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Wall Street, California

You Can Count Them In Too

March 10, 1998|JOSEPH HANANIA and HELAINE OLEN

Just how many student-run investment clubs and funds exist at U.S. colleges and universities?

"There are zillions," according to Karen Wright, director of student programs for the Financial Management Assn. in Florida, who says she hears about such groups on an almost daily basis.

But no one knows the exact number. The National Assn. of Investors Corp., the Michigan-based organization dedicated to monitoring and advising investment clubs, keeps no separate accounting of university-based groups. Neither does anyone else.

Locally, there are a number of student-run investment clubs and funds. Both the University of Southern California and Cal State Northridge sponsor student investment funds containing more than $1 million in assets, with a portion of each year's proceeds dedicated to student scholarships.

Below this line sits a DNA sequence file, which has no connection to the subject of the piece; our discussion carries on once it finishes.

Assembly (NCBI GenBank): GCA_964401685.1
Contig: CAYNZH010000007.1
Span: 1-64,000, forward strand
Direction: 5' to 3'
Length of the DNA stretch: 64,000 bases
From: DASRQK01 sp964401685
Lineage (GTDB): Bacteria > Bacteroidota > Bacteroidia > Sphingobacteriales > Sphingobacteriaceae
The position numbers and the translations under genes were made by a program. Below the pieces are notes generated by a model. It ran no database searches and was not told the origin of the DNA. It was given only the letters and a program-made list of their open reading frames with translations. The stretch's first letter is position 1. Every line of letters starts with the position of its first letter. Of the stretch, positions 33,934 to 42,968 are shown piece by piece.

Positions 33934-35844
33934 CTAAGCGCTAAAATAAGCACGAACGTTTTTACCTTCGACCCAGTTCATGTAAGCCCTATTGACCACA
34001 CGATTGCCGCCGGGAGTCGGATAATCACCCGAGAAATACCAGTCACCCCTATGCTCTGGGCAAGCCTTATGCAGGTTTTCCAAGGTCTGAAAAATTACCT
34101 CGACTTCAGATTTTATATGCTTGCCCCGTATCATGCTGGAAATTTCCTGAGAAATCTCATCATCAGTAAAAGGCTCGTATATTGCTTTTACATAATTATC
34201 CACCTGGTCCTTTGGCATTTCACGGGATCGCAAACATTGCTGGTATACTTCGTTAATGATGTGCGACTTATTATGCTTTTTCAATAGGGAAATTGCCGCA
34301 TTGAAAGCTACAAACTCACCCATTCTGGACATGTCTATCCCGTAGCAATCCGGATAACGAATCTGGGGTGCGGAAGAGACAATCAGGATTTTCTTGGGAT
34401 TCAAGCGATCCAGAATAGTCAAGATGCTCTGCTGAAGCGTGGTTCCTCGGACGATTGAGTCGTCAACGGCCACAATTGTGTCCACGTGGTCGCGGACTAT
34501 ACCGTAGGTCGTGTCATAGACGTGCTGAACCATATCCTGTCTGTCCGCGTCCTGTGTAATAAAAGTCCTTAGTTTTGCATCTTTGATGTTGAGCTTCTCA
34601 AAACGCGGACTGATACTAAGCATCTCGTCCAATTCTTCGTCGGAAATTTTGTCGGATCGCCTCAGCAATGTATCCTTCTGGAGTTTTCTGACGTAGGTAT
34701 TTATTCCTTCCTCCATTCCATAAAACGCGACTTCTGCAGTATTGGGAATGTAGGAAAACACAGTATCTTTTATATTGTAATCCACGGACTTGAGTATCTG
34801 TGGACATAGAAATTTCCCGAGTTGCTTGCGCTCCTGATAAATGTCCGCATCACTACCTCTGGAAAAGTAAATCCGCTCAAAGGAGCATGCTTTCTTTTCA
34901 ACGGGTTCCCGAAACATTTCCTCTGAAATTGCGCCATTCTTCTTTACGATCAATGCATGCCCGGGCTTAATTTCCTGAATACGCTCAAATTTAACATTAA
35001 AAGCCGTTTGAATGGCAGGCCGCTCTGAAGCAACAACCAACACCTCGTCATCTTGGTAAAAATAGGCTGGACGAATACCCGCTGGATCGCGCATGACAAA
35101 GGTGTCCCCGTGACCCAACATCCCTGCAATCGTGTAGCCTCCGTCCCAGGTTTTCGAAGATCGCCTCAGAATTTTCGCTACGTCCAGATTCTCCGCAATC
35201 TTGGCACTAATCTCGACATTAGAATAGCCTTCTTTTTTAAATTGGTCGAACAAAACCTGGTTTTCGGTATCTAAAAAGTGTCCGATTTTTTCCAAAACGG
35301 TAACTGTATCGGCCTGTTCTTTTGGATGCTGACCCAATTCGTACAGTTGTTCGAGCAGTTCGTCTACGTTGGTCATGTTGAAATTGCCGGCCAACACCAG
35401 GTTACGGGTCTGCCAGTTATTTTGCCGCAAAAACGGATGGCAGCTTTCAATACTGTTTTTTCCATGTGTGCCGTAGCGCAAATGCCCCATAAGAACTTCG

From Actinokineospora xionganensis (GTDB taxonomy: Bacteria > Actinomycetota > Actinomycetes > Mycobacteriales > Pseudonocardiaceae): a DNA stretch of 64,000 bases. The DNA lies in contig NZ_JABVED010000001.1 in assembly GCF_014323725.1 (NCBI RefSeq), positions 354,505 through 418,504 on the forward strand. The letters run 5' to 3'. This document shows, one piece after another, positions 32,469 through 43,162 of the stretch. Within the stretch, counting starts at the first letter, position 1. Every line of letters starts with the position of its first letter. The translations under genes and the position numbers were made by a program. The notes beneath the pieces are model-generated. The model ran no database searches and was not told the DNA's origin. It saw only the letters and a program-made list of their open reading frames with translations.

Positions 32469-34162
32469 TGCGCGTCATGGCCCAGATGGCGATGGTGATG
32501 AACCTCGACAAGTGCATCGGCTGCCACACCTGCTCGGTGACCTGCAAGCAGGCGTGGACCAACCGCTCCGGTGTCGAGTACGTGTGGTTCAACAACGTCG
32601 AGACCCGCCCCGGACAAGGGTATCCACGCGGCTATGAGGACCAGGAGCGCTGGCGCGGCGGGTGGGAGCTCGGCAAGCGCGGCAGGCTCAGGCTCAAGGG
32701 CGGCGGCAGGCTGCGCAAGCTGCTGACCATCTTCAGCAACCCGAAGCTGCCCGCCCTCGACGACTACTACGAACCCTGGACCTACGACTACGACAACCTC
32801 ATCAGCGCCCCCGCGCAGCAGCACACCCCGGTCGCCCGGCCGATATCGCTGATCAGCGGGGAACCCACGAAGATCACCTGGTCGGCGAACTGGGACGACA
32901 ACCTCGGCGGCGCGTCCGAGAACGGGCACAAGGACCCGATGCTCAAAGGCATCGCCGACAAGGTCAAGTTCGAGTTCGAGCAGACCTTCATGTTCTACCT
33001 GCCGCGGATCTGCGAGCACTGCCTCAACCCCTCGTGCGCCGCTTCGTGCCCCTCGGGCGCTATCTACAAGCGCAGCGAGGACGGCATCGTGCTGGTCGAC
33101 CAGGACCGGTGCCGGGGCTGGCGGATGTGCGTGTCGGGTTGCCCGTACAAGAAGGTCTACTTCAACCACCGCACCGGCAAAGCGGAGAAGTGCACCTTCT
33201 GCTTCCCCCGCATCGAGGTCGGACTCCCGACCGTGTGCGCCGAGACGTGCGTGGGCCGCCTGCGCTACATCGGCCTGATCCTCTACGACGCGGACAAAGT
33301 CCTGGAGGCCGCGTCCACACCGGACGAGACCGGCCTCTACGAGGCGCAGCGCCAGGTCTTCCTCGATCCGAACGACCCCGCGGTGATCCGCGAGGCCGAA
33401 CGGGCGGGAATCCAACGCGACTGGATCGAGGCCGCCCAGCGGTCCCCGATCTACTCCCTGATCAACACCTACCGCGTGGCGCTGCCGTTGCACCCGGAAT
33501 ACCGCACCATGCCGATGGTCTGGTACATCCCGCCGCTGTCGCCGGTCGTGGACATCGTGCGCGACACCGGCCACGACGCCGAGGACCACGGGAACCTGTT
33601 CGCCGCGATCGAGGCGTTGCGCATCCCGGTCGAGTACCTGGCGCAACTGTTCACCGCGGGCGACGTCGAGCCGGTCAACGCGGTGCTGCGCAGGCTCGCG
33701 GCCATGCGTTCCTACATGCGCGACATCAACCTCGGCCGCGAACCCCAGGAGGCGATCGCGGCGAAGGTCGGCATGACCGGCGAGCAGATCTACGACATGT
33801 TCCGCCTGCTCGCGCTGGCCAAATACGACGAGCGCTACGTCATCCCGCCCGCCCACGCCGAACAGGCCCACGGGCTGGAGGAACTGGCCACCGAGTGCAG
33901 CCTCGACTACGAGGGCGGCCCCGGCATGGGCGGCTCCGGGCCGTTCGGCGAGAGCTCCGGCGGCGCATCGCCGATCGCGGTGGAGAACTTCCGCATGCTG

Other groups are more low-key. Cal State Long Beach students and professors began a fund two years ago with $50,000. At the end of each academic year, all assets are sold so that the next group can begin in the fall with a fresh slate. "Incoming students are not obligated to live with previous decisions; they get to make their own," explained Richard Runyon, the fund's faculty advisor.

The Long Beach fund, interestingly enough, currently owns no stocks. This year's students, worried about the stock market's high valuations, have only approved the purchase of corporate bonds issued by Chase Manhattan Bank and Southwest Airlines.

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